Amelogenesis is the
- Amelogenesis is formation of enamel on tooth Â and
- occurs during the crown stage of tooth development
- Amelogenesis occurs after dentinogenesis,
- Since dentin must be present for enamel to be formed,
- laying down of dentine induces ameloblasts to secrecte enamel
- this is termed reciprocal induction.
Amelogenesis occurs in 3 stages.
- The first stage is known as the Pre-secretaryÂ phase,
- the second stage is known as the secretary phase and
- third stage is called the Â maturation stage.
There is morphogenesis and alignment of secretary cells.
In secretary phase,
- there are histological changes in cells which prepare cells to secret enamel .
- The ameloblasts retreat from the newly formed dentine Â and
- laying down of mineralized Â enamel with no pre enamel
- The ameloblasts retreat as soon as the enamel is laid down without leaving any process behind
- enamelÂ is laid down in the form of Proteins and an organic matrix to form a partially mineralized enamel in the secretary stage.
In the maturation phase,
- The full thickness of enamel has been laid down
- The excess proteins and water is removedÂ fronm the enamel matrix
- Mineral ions are added Â Â in the enamel matrix
- Growing crystals remove water resulting completes enamel calcification and mineralization.
- ameloblasts are polarized columnar cells.
- In the rough endoplasmic reticulum of these cells,
- enamel proteins are released into the surrounding area and
- contribute to what is known as the enamel matrix,
- which is then partially mineralized by the enzyme alkaline phosphatase.
When this first layer is formed,
- the ameloblasts move away from the dentin,
- Allowing for the development of Tomesâ€™ processes at the apical pole of the cell.
Enamel formation continues,
- around the adjoining ameloblasts,
- resulting in a walled area, or pit,
- that houses a Tomesâ€™ process, and
- also around the end of each Tomesâ€™ process,
- resulting in a deposition of enamel matrix inside of each pit.
The matrix within the pit will eventually become,
- an enamel rod, and
- the walls will eventually become interrod enamel.
The only distinguishing factor between the two is,
the orientation of the calcium crystals.
In the maturation stage,
- the ameloblasts transport substances used in the formation of enamel.
- Microscopically, the most notable aspect of this phase is that these cells become striated, or have a ruffled border.
These signs demonstrate that the ameloblasts have changed their function from,
Production, as in the secretary stage, to transportation.
The noteworthy proteins involved are ,
- enamelins, and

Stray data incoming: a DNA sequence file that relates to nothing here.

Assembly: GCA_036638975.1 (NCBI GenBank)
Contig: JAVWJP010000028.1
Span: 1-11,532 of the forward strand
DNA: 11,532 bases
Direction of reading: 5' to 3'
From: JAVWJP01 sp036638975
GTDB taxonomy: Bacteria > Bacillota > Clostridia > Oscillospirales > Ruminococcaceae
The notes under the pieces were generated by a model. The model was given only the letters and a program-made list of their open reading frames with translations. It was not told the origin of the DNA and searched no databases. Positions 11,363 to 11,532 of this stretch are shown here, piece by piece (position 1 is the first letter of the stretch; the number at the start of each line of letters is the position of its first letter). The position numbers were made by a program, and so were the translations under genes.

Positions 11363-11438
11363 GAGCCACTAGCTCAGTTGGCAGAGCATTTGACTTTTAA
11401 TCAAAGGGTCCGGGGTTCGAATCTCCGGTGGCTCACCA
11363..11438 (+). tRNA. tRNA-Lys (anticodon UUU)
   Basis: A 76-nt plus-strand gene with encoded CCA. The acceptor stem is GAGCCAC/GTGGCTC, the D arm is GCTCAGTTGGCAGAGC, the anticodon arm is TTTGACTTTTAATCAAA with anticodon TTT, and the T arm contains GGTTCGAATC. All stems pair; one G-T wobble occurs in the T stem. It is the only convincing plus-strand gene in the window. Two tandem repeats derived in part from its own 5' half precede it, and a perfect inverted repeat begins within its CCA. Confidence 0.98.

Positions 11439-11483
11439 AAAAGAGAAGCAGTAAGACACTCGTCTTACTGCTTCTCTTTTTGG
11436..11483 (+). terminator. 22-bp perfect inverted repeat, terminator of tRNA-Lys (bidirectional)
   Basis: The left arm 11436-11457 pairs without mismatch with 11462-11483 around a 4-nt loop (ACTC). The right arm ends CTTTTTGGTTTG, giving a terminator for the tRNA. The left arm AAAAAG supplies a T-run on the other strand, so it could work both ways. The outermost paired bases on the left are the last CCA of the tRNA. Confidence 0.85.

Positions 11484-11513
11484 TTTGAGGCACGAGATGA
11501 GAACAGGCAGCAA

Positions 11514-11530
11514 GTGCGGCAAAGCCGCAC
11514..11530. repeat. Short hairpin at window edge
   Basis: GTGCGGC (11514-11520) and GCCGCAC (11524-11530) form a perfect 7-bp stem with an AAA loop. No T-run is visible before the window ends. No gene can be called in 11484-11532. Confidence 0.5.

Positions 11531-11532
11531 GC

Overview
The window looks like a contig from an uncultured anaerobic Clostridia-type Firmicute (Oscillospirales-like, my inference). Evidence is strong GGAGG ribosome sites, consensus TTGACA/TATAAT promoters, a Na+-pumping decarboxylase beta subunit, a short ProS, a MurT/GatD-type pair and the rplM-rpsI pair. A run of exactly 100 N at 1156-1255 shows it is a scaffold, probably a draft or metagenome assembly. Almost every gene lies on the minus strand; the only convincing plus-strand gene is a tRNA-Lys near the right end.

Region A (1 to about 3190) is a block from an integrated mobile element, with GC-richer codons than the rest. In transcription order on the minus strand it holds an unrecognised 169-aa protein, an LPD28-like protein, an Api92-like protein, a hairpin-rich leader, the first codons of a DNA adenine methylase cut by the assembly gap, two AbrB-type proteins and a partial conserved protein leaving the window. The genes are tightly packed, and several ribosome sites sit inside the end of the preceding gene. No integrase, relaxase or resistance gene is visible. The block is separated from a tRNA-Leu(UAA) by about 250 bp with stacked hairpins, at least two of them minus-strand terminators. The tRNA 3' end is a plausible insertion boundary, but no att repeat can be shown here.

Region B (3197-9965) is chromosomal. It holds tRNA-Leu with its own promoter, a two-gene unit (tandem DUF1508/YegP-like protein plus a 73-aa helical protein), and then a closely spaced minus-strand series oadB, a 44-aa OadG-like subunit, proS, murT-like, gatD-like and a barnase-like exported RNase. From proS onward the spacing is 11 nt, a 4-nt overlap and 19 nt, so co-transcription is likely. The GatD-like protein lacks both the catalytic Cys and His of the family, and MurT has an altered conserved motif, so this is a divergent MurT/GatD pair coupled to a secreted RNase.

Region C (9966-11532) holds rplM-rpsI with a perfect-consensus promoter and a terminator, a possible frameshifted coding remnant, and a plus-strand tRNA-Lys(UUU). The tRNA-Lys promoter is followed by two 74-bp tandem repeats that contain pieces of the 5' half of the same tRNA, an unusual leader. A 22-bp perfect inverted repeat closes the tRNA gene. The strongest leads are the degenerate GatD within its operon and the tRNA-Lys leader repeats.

During this process,
- amelogenins and
- ameloblastins are removed after use,
- leaving enamelins and tuftelin in the enamel.
- By the end of this stage, the enamel has completed its mineralization.
Neo natal lines in enamel:
1.Â Â Formed as a result of trauma of birth
2.Â Â Are excentuated incremental lines
3.Â Â Formed as the anamel rods the prism direction and thickness is changed
Prisms do not follow a straight path from dentino enamel junction to the surface.
1.Â Â Enamel prisms are perpendicular to dentine enamel junction to the surface
2.Â Â Their direction reflect the direction of movement of ameloblast during enamel formation
Their changing direction and arrangement makes,
Hunter â€“Scherger bands
Changing direction of enamel prism between different layers makes enamel:
1.Â Â Increases strength of enamel
2.Â Â Less prone to fracture
3.Â Â More resistant to wear
Dentino enamel junction:
1.Â Â Is not a straight line but is interlocking of 2 tissues
2.Â Â This prevents shearing apart of the 2 tissues during mastication
3.Â Â The dentino enamel junction appearnce is Scalloped
4.Â Â Where the concavities of scalloped project in to the dentine
This scalloped appearance is prominent:
1.Â Â Beneath the cusps
2.Â Â Enamel and dentine crystals difference
3.Â Â Hydroxyappatite crystals in dentine are smaller then enamel
Histological structures apper at the dentino enamel junction:
- Enamel spindles
- Enamel tufts
- Enamel lamella
- Are found in the inner 1/3 of enamel
- Attached to enamel dentine junction
- Are hypo mineralised
- Recur at intervals
- Have more organic matrix
- Are hypomineralised sheets
- Run full length of enamel
- Are less common then tufts
- Are irregularly arranged
- Are the projection of dentinal tubulesÂ which cross dentino enamel junction and pass in to denamel
- And appear as enamel spindles
- They project 10 â€“ 40 micron meter in to enamel
- They are common beneath cusps and sdges
- The spindles sre continuous with the dentinal tubules
Normally the dentinal tubules terminate at the:
- Dentine enamel junction
- But some of the dentinal tubules enter the enamel and appear poreÂ like structures microscopicallyÂ Â appear as enamel spindles
Contain odontoblast process
- Is physically and chemically different from the sub- surface enamel
- Surface enamel is harder
- Less porous
- Less soluble
- More radio- opaque then sub surface enamel
Surface enamel has a wavy surface:
- Called perikymata
- On newly erypted tooth
- With elevations called imbrications and
- Furrows prikymata